»Jan. 1999 - Compaq announces that AltaVista will be spun-off into a separate company, the AltaVista Company and that the service is to work closely with Microsoft on several portal offerings. AltaVista is to use Microsoft's Hotmail service to power its free email offering. Microsoft is to use AltaVista as the primary search service powering MSN Search. It will replace Inktomi in this role.« ----------
»Feb. 1999 - Compaq announces it will purchase Zip2, which specializes in creating local portals for media partners such as newspapers. Compaq hopes the purchase will help its e-commerce goals for AltaVista.« ----------
»Apr. 1999 - AltaVista introduces a pay for placement program. Rumors of the program emerged over a week earlier, and delays in releasing public details of the plan hurt the service's reputation.« ----------
»Jun. 1999 - AltaVista announces new plans and features for its service, including a "Search Freshness" guarantee. // CMGI purchases 83 percent of AltaVista in a $2.3 billion deal. // AltaVista opened its paid placement program to the general public.« ----------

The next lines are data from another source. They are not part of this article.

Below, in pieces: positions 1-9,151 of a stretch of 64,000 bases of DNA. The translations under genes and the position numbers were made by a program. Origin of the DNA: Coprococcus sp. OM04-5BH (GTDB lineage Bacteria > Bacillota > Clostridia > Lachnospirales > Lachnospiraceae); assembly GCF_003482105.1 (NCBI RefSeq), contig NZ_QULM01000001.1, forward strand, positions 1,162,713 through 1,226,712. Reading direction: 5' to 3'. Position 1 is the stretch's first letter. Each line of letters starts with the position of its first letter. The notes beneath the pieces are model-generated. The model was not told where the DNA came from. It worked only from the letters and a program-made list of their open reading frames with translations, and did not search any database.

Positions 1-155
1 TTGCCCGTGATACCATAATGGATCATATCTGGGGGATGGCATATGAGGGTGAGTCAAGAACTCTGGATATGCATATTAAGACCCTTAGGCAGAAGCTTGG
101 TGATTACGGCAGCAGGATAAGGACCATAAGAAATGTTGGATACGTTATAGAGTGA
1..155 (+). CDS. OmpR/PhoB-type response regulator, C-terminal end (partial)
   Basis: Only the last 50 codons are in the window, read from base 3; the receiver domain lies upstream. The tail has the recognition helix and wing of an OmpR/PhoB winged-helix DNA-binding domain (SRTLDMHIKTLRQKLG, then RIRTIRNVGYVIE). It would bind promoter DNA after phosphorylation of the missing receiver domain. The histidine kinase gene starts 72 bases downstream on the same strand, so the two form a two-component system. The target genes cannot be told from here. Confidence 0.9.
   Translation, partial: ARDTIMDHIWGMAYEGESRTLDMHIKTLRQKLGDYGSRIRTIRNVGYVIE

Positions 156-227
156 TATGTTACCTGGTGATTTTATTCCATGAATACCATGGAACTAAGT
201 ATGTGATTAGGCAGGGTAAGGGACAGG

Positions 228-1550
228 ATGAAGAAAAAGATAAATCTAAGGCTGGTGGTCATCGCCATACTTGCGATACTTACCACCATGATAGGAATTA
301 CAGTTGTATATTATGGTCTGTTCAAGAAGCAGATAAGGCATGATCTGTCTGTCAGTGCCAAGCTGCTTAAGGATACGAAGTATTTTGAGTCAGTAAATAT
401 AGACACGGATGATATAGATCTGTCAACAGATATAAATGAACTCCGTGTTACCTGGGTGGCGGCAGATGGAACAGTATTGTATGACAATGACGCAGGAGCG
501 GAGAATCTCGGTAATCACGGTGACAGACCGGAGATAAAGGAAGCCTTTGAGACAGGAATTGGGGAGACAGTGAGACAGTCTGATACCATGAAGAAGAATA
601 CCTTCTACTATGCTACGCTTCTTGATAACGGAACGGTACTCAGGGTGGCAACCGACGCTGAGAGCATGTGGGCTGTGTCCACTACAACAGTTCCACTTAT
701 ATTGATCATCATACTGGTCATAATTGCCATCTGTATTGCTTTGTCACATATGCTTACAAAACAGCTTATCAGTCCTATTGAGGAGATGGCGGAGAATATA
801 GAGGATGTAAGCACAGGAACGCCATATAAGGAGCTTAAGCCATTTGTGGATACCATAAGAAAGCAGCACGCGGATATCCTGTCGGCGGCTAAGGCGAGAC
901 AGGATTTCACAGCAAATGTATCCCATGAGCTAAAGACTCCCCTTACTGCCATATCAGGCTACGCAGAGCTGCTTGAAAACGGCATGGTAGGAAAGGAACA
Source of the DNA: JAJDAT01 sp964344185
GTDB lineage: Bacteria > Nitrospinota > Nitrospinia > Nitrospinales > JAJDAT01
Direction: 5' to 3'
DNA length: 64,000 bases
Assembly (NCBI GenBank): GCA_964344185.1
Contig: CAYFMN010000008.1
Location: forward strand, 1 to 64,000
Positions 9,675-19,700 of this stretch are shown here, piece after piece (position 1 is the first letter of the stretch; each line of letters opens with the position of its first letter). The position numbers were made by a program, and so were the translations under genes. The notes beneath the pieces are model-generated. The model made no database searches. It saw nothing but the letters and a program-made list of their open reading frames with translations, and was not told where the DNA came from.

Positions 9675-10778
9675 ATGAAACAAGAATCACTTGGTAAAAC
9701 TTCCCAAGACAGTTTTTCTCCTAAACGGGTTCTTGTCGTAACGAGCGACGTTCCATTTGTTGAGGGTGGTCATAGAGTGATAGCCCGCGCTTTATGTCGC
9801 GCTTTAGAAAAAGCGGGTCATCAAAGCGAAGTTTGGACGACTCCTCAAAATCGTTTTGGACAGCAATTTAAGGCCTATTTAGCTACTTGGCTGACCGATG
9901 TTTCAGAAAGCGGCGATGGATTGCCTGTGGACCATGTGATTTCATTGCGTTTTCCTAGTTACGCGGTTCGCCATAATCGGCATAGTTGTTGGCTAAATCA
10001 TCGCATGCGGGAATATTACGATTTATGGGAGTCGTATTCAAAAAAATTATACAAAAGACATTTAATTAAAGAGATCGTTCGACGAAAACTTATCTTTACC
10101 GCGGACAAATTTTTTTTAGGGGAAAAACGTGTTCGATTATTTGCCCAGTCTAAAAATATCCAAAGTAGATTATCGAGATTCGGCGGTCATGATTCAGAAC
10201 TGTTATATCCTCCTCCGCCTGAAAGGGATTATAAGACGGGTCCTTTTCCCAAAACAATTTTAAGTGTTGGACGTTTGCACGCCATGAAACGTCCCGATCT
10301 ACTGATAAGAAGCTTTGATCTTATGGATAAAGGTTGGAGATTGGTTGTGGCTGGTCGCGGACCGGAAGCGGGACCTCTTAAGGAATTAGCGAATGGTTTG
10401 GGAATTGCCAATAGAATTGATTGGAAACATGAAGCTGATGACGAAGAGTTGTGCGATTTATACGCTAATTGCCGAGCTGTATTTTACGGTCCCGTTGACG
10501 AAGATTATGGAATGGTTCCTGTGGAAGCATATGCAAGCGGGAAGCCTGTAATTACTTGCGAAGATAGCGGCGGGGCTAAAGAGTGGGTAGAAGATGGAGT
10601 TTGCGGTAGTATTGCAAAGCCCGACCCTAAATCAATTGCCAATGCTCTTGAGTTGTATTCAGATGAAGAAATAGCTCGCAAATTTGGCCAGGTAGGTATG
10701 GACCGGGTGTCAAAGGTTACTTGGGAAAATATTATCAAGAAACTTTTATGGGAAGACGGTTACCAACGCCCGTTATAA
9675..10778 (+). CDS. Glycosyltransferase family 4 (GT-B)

»Jul. 1999 - AltaVista announces that it will discontinue its paid links program, telling advertisers in an email, "After several months of evaluation and feedback, we believe, in general, this program does not meet the needs of the majority of our advertising partners."« ----------
»Aug. 1999 - MSN Search unveils a new beta site that makes use of RealNames, LookSmart and AltaVista data. Direct Hit information is also offered.« ----------
»Oct. 1999 - With great fanfare, AltaVista relaunches under the ownership of CMGI as its challenger against more established portals such as Yahoo, Excite and Lycos.«
»Nov. 1999 - Problems with AltaVista's index in the wake of its recent launch leave some webmasters upset.« ----------
»Dec. 1999 - MSN Search shifts back to using Inktomi information for the "Web Pages" section of its results. MSN had dropped Inktomi earlier this year, after a major deal was cut with AltaVista.« ----------
|Sullivan, Danny (Mar 3, 2003):
»Same As They Ever Were: